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  1. #1
    BIC
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    Can cacao drink replace coffee (drinks) in the morning?

    By the way, I said cacao drink, not cocoa drink. then what is the difference? If I were "neanderthal", I would say " Cacao Gooood. Cocoa Baaad".
    Cacao is the chocolate's raw ingredient (some of my coffee exporting friends in Guatemala also sell Cacao to other countries) that offers coffee like stimulation without crash. As we know, cacao contains little to no caffeine, but it has plenty of theobromine, a compound that acts as a gentle stimulant. So, according to some study, it gives you a smoother, crash free boost of energy.

    Actually, I drink this quite often when I am in Guatemala. Most of cafes serve cacao drinks along with coffee drinks.

    so, what do you think? cacao drinks can replace coffee in the morning?

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    In Colombia, I get a choice of hot cacao or coffee with breakfast when I eat out

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    Quote Originally Posted by wmark View Post
    In Colombia, I get a choice of hot cacao or coffee with breakfast when I eat out
    What does it taste like? I imagine it tasting like a watered-down, bitter dark-chocolate flavored beverage that you need to add sugar and milk to.

  4. #4
    BIC
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    Quote Originally Posted by PinkRose View Post
    What does it taste like? I imagine it tasting like a watered-down, bitter dark-chocolate flavored beverage that you need to add sugar and milk to.
    yes, I drink quite a bit in Quetzaltenango, guatemala also.
    it is very common to find this cacao (not cocoa :+) drinks in cafes.
    yes, it taste like watered down, slightly bitter chocolate flavored beverage.
    you could add sugar, but hardly anyone does.

    if you ask me, it does not really taste good (perhaps I am also used to drink cocoa drinks in US), but just like anything else, you will get used to the flavor and you will get to like it soon or later.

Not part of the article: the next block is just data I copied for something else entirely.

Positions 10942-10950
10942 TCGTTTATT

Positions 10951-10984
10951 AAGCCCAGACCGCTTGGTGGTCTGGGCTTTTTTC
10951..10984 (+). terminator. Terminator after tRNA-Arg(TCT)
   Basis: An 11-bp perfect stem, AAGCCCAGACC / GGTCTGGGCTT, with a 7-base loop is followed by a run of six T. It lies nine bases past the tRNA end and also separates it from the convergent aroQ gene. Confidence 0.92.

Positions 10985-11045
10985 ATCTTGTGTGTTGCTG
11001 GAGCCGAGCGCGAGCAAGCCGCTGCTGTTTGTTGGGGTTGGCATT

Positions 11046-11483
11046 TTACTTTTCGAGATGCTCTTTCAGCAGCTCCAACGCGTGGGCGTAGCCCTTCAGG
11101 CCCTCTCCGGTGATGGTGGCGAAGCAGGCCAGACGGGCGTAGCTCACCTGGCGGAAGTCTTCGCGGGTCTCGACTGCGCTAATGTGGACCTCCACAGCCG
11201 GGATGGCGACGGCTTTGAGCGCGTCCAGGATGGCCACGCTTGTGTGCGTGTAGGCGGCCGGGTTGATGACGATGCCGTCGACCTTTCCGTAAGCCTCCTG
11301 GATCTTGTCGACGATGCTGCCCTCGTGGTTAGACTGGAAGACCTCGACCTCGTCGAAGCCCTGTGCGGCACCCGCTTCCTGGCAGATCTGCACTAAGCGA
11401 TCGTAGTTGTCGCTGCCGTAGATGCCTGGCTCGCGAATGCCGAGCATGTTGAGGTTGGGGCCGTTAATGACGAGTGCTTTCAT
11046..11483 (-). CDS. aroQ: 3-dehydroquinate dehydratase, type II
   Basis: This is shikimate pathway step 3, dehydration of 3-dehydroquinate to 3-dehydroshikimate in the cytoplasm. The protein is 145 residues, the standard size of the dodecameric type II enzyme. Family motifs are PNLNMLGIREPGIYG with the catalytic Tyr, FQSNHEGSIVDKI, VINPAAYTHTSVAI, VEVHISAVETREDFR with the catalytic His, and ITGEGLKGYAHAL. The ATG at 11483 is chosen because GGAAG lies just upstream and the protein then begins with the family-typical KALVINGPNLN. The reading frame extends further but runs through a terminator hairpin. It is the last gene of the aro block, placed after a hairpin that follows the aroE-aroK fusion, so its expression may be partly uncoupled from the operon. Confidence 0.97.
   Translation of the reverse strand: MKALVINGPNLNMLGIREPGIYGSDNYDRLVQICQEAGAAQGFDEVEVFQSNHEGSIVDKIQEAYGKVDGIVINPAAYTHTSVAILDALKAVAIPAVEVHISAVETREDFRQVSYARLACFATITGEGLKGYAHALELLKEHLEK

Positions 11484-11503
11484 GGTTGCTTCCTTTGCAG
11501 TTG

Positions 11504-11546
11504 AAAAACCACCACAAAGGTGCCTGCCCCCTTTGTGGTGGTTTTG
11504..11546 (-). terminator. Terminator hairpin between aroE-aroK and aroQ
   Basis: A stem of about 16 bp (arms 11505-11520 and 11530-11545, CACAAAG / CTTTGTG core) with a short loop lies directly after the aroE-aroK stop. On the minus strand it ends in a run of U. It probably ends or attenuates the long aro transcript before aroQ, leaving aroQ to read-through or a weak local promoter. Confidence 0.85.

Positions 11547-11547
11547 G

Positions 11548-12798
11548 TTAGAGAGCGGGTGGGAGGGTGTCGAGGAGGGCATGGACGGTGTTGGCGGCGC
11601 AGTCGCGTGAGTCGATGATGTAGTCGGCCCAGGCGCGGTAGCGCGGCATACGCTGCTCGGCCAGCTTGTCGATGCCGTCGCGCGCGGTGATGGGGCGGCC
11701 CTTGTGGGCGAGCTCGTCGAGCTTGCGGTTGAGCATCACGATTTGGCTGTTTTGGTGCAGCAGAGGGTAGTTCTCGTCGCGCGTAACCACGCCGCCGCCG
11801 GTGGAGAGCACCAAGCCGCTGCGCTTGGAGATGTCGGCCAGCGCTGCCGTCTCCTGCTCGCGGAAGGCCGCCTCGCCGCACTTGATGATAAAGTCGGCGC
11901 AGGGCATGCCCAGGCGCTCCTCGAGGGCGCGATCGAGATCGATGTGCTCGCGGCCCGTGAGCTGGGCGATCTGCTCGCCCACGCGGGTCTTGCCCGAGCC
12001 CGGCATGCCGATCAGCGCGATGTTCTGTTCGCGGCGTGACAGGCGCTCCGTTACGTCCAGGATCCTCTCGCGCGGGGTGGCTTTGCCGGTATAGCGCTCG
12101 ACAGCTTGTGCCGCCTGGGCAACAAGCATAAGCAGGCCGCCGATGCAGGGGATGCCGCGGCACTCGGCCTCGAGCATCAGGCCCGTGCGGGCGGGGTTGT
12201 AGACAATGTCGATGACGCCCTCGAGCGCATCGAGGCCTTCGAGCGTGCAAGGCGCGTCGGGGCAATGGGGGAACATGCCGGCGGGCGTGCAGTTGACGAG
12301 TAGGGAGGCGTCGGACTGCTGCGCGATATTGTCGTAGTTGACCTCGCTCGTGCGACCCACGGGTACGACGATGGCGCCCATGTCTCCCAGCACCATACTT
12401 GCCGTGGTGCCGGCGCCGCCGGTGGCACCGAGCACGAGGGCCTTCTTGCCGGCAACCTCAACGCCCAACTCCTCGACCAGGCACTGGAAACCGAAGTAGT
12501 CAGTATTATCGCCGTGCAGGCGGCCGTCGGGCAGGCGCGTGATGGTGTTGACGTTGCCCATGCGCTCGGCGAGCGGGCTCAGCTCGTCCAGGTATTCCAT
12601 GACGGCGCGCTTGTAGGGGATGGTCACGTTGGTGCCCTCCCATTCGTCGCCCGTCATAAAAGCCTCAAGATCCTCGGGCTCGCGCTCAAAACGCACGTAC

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    In Colombia..........I use sugar, but it is a little thicker there than Guatemala

  6. #6
    BIC
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    Quote Originally Posted by wmark View Post
    In Colombia..........I use sugar, but it is a little thicker there than Guatemala
    Did you drink cacao drinks when you were at Quetzaltenango, in our company?
    I do not remember.
    anyway, there is cafe luna, just right next to my company where serves the best cacao drink (and the most famous cafe for cacao drinks in our city), so next time when you come in March next year, we will go there and try few different types of cacao drinks.
    that would be really interesting....

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    I did not drink cacao in Xela but in Guatemala City..........or just outside of it.
    Outside of your place and that specialty chain, the coffee in Guatemala left alot to be desired...as they served the rejected beans(in sorting) to keep things cheap. In Colombia, you could go anywhere and get a good cup of coffee.

  8. #8
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    Quote Originally Posted by wmark View Post
    I did not drink cacao in Xela but in Guatemala City..........or just outside of it.
    Outside of your place and that specialty chain, the coffee in Guatemala left alot to be desired...as they served the rejected beans(in sorting) to keep things cheap. In Colombia, you could go anywhere and get a good cup of coffee.
    It sounds like a person who is visiting Guatemala would go back home thinking that the coffee that's grown there is really bad. After that, why would they want to buy coffee from Guatemala when they get back to the U.S.?? The taste of the lousy coffee would be a bad memory. It doesn't make sense.

    The people who live there have to drink lousy coffee, too. How can they have any pride in the coffee that is grown there, if all they have to drink is the lousy stuff?

    I know it happens in other countries and growing regions too, and it really doesn't make sense.

  9. #9
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    I believe the issue in Guatemala is that most quality coffee is exported while the locals end up drinking what is not exported...that is, the beans that were expelled by the colour sorter and everything else that was rejected.

    I understand it is even worse in Honduras

    Assuming it has to do with the poverty of central America. Not that Colombia is much richer, but as I mentioned, every little hole in the wall has good coffee (from my experience). In fact, the best cup of coffee I have ever had was some 10 years ago in a cafe I stumbled into in Risaralda. It was almost like drinking orange juice concentrate. It was coffee from some friends farm, who wasn't selling it anywhere else

  10. #10
    BIC
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    Quote Originally Posted by naturalpuerh View Post
    Sometimes I drink tea in the morning
    do you drink "Puerh tea"?

 

 

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